South Sudan President Salva Kiir on Monday was named the top "spoiler of peace" in a new award that seeks to shame him and others into taking serious steps to end bloody conflict in the world's youngest country.
Kiir and rival leader Riek Machar are under growing pressure to form a coalition government this month, the significant next step in a fragile peace deal signed in 2018 to end a five-year civil war that killed nearly 400,000 people.
The deadline has been extended twice and the international community is signaling impatience. The upcoming deadline is Feb. 22.
"It is for me totally unacceptable that we are still again close to the deadline of a new period that was declared, that there is no agreement on a number of issues," U.N. Secretary-General Antonio Guterres said over the weekend. "Respect your people."
Now a Uganda-based group, Atrocities Watch Africa, is citing Kiir and others for their roles in the conflict that also has displaced at least 2 million people. Many fled to Uganda.
The "spoiler of peace" award citation accuses Kiir of being unwilling to compromise on major issues needed to form the coalition government. It also asserts that under his command and control, government-backed fighters killed thousands of people and committed atrocities such as looting and razing villages.
Ateny Wek Ateny, a spokesman for South Sudan's presidency, described the award as "nonsense."
Dismas Nkunda, a Ugandan activist who established the awards, said he hopes that "with these awards the individuals, businesses and other institutions that are derailing the peace process in South Sudan will not continue as usual now that we know them."
Other winners of the awards announced in the Kenyan capital, Nairobi, included the Ugandan government, South Sudan's military, an oil consortium and other political and military figures in South Sudan.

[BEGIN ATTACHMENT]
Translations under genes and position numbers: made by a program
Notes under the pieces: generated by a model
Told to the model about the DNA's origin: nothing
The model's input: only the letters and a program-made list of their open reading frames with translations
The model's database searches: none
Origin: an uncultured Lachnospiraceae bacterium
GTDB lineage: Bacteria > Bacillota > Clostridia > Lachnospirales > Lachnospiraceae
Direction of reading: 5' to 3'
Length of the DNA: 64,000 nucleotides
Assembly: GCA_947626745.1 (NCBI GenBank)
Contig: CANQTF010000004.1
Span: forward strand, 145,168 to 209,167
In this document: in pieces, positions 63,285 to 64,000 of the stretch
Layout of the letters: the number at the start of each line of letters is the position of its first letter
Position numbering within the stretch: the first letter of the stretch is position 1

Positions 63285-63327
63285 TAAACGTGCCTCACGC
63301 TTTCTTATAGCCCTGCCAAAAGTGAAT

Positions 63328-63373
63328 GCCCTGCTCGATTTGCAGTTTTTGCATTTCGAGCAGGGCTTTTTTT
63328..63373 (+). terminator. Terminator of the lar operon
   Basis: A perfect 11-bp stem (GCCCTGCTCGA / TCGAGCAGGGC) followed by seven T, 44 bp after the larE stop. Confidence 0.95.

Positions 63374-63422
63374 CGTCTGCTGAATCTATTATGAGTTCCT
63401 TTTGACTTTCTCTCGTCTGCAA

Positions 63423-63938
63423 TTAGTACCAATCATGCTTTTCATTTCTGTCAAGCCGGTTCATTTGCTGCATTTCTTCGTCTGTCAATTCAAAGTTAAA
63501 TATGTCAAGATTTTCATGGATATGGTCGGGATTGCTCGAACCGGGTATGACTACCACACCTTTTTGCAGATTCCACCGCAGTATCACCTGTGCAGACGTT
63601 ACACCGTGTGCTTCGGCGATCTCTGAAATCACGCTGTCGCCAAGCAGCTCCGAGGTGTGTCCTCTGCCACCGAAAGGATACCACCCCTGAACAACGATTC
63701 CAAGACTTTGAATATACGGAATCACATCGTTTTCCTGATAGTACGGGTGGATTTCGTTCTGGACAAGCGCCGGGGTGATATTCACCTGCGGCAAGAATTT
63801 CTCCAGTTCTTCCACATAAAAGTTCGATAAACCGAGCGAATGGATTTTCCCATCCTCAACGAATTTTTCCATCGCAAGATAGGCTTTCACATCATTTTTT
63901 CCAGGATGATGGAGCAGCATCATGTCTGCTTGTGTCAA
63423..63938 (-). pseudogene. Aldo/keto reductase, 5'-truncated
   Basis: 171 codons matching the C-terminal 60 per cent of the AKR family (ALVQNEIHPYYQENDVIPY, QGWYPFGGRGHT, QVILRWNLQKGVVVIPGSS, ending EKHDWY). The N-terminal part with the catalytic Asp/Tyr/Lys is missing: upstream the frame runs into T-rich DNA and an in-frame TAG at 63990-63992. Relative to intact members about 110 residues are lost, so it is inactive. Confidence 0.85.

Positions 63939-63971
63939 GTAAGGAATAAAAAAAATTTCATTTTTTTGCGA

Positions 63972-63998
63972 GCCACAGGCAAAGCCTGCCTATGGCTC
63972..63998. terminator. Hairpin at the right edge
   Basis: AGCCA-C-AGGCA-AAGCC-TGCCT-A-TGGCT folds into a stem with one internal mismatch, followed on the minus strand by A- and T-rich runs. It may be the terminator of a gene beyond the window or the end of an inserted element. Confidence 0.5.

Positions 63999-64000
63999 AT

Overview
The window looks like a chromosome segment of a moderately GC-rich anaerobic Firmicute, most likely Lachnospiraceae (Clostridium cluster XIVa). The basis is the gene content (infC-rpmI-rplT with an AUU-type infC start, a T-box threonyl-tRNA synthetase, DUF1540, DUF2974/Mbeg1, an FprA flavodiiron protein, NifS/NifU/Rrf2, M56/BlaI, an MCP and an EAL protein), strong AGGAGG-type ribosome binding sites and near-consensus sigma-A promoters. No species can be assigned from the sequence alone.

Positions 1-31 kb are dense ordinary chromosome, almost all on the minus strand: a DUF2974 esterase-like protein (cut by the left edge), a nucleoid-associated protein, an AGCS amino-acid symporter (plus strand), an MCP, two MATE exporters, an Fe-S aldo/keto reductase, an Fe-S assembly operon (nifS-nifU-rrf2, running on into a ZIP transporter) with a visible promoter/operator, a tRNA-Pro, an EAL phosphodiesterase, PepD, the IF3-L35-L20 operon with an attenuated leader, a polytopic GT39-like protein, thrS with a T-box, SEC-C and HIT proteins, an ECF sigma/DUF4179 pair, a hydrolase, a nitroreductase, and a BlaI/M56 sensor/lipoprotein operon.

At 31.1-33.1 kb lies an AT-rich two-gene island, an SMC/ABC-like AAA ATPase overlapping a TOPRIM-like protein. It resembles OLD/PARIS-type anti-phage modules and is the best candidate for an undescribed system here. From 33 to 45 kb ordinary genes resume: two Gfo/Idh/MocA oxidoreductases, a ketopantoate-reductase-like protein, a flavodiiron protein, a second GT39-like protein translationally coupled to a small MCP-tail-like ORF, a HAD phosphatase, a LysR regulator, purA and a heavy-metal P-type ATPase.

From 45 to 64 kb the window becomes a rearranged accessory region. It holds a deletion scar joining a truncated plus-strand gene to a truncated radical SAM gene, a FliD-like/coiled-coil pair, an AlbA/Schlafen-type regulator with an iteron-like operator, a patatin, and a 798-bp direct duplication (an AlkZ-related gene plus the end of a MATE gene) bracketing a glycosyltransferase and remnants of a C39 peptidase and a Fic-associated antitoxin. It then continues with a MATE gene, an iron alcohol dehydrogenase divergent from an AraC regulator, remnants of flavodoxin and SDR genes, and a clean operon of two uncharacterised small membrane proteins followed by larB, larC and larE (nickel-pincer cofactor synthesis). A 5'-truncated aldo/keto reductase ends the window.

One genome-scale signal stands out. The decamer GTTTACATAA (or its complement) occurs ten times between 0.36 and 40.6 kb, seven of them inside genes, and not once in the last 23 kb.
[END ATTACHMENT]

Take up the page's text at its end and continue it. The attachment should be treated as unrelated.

The Ugandan government, which has backed Kiir in his efforts to prevent rebels from taking power, is accused of facilitating arms transfers to South Sudan in contravention of a European Union arms embargo. Uganda, which denies any wrongdoing, insists it sent troops and equipment at the request of Kiir's administration as rebels threatened to enter the capital, Juba.
The civil war erupted in South Sudan in late 2013, when a rift between Kiir and his deputy, Machar, escalated into fighting often along ethnic lines. Both men have been accused of violating multiple ceasefires.
The regional bloc mediating South Sudan's peace process, IGAD, said in a communique over the weekend that further extension of the deadline to form a coalition government "is neither desirable nor feasible." It said Kiir asked for time to consult and report back on Saturday.
A key issue that remains is the number of states South Sudan should have, with IGAD calling it an internal matter for which a "solution should come only from the South Sudanese people."